A running controversy among scientists studying visual perception centers on the neural basis for our powers to pick out figure from background. Look, for instance, at Edgar Rubin's famous image at the right. Do you see two faces or a vase? When you switch your attention, one or the other becomes clear. New research reported in today's Nature reveals that this kind of attention can actually allow people to distinguish between two objects at the same spot, even when they assume the same appearance at different times.
Erik Blaser and Zenon W. Pylyshyn of Rutgers University and Alex O. Holcombe of Harvard University superimposed two disk-shaped striped objects of the same size and asked observers to focus their attention on one of them. Each object kept changing constantly in three ways: its stripes turned, either clockwise or counterclockwise; its stripes increased or decreased in width; and the color of the stripes became more or less intense. They found that even when the objects didn't move relative to each other, volunteers were able to reliably tell them apart. In a second experiment, the changes of orientation, width and color of the two objects showed occasional simultaneous "jumps," which the observers were asked to report. The researchers found that whereas subjects were good at monitoring the nature of two jumps occurring in the same object, they couldn't keep track of one jump in each object.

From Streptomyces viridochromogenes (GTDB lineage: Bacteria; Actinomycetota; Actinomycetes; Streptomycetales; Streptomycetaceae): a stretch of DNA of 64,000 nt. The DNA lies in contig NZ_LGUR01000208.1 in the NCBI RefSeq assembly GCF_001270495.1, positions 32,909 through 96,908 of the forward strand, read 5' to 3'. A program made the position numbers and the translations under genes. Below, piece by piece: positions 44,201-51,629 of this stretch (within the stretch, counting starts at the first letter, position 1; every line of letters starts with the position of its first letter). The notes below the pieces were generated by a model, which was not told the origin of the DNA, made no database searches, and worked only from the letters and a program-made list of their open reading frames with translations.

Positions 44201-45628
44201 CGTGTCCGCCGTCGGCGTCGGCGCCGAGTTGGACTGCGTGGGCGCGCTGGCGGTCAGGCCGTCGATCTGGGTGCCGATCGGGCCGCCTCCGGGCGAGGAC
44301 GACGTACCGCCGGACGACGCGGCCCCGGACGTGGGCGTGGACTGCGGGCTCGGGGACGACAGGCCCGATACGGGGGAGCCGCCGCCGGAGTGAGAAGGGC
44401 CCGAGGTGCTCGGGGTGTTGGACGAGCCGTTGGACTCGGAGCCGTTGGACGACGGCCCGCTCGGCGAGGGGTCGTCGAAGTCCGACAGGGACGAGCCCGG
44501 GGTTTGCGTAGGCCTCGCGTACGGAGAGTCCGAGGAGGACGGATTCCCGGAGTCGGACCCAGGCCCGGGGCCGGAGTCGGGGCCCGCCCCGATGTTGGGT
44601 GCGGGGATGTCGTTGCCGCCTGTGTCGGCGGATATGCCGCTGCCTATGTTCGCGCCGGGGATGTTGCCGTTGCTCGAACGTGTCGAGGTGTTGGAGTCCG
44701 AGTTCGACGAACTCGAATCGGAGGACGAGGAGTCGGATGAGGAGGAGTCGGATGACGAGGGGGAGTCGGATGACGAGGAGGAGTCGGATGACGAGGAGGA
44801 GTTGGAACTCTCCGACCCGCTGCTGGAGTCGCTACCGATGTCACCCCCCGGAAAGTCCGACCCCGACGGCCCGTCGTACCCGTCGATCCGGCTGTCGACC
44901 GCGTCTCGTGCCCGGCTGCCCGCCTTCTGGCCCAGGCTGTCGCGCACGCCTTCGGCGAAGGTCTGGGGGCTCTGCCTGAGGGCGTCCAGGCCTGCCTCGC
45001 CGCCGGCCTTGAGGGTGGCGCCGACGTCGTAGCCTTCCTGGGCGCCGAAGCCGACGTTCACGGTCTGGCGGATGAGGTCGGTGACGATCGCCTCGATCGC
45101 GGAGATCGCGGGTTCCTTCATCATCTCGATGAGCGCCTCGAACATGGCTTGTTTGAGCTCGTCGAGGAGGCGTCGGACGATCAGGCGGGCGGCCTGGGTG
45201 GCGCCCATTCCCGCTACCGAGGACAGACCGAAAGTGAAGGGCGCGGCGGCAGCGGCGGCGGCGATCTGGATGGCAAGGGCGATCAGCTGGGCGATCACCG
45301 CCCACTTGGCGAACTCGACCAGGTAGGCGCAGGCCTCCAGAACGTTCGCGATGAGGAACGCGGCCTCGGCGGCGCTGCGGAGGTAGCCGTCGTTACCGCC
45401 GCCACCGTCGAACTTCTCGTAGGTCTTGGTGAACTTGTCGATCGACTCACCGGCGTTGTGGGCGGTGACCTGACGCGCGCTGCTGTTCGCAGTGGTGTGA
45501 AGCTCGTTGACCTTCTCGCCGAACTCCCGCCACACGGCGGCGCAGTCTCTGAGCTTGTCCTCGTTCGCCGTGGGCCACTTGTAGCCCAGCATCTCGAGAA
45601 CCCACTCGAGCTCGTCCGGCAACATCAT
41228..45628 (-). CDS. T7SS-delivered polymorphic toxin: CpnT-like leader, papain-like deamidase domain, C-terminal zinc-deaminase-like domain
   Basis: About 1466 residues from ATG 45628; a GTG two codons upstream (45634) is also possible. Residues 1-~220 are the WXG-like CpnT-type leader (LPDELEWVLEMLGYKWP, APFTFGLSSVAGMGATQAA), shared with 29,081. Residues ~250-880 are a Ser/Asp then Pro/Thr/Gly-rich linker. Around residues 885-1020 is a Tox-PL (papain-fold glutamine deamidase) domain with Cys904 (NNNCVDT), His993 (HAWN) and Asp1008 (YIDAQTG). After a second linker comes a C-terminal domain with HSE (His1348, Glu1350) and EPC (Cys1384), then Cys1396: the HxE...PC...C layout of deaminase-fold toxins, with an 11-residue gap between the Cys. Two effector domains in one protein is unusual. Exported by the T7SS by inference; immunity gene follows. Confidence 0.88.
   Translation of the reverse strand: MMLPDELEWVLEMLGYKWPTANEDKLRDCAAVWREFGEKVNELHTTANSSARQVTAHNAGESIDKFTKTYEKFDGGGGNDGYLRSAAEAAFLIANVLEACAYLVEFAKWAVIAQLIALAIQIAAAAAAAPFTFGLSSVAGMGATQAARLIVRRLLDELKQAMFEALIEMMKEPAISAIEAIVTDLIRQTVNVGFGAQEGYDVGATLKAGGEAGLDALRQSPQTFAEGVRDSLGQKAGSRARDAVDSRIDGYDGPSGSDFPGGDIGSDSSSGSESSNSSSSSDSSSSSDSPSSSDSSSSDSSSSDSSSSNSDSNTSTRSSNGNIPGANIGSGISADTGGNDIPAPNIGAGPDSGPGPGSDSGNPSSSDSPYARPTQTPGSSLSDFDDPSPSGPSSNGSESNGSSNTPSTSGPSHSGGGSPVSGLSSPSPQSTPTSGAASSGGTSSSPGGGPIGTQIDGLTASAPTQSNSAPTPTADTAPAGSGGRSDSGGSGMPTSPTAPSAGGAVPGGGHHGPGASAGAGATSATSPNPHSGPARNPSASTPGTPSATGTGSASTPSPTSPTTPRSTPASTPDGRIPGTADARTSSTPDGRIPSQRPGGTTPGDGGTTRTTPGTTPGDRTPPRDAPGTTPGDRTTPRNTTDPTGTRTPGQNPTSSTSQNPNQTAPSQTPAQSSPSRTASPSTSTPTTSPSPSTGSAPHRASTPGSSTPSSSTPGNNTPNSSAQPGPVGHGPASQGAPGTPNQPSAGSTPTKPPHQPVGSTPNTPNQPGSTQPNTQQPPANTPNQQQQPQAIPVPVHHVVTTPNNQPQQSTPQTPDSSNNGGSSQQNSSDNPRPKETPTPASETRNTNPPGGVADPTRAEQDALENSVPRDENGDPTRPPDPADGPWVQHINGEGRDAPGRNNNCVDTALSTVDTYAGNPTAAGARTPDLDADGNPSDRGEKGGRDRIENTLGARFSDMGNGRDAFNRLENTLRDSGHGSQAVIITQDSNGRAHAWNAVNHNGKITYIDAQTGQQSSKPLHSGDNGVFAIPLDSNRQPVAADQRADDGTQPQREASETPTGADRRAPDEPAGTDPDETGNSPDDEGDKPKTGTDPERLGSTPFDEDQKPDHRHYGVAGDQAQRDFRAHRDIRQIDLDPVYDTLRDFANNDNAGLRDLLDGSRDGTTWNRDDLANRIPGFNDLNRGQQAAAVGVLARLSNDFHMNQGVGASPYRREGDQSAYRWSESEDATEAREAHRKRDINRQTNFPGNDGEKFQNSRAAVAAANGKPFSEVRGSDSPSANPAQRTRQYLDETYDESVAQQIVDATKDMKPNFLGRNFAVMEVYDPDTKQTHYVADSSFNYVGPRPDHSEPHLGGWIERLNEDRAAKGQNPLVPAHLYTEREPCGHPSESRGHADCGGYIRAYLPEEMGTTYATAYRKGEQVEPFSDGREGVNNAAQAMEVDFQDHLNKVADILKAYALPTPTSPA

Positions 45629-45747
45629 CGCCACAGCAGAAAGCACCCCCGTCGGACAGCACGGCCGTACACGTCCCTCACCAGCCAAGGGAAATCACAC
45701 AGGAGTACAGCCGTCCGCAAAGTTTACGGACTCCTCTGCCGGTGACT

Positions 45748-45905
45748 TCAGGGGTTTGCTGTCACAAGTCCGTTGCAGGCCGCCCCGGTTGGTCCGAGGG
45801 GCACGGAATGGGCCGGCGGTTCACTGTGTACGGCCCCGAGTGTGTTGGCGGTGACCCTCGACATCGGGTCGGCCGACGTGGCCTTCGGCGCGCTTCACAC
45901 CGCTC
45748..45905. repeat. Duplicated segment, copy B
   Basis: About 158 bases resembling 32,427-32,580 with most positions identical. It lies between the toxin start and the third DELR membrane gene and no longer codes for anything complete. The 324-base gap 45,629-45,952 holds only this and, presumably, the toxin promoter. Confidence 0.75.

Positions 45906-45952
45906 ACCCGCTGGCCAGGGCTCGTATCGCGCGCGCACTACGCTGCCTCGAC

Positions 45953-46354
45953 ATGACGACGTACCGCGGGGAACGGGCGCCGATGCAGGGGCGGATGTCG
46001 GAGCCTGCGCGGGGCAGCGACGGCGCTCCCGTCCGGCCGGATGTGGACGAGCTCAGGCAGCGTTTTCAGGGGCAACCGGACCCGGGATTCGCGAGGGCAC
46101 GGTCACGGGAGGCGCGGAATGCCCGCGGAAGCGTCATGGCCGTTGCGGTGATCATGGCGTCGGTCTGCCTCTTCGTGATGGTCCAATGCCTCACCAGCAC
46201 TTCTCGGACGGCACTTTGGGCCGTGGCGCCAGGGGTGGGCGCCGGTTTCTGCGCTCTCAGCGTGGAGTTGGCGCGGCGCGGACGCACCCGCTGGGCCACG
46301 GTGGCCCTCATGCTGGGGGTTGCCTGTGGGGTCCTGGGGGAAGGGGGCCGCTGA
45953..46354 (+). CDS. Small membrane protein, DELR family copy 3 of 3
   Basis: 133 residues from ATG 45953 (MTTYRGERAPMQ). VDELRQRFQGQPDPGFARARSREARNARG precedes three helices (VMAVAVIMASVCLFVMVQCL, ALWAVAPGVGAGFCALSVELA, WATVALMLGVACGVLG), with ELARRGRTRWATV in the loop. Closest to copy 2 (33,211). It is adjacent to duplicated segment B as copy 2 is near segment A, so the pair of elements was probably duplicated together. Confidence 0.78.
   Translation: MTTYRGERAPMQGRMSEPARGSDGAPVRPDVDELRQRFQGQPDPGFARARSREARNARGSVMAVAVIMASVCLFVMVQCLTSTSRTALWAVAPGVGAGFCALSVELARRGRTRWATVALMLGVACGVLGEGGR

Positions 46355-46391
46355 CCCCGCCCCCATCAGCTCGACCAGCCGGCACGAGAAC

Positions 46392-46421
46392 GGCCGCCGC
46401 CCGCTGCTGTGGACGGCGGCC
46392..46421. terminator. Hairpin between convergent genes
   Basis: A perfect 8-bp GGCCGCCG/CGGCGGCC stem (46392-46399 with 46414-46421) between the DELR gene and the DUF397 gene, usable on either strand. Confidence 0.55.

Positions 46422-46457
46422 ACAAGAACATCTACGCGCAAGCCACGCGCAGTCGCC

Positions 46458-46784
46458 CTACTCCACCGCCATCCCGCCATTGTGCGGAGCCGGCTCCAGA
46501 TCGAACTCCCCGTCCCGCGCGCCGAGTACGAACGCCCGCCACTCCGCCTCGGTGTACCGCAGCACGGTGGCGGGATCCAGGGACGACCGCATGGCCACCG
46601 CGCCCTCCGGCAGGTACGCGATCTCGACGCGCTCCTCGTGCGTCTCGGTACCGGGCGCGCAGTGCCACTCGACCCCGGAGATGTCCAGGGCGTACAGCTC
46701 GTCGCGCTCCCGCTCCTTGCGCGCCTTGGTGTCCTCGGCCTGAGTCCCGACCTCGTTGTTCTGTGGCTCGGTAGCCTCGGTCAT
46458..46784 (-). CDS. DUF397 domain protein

The scientists conclude that rather than being able to focus on any two features ("feature-based attention"), the brain prefers to pay attention to several features of the same object at once ("object-based attention"). Thus, an object is defined not only by its movement in space but also by how its features change over time. "It remains to be seen exactly how attention can distinguish between objects represented by populations of neurons that are so intimately entwined," writes Jochen Braun of the University of Plymouth in an accompanying article. "But at the very least, the striking capabilities of visual attention revealed by Blaser et al. give us new reasons to think hard about how objects are represented in the visual cortex."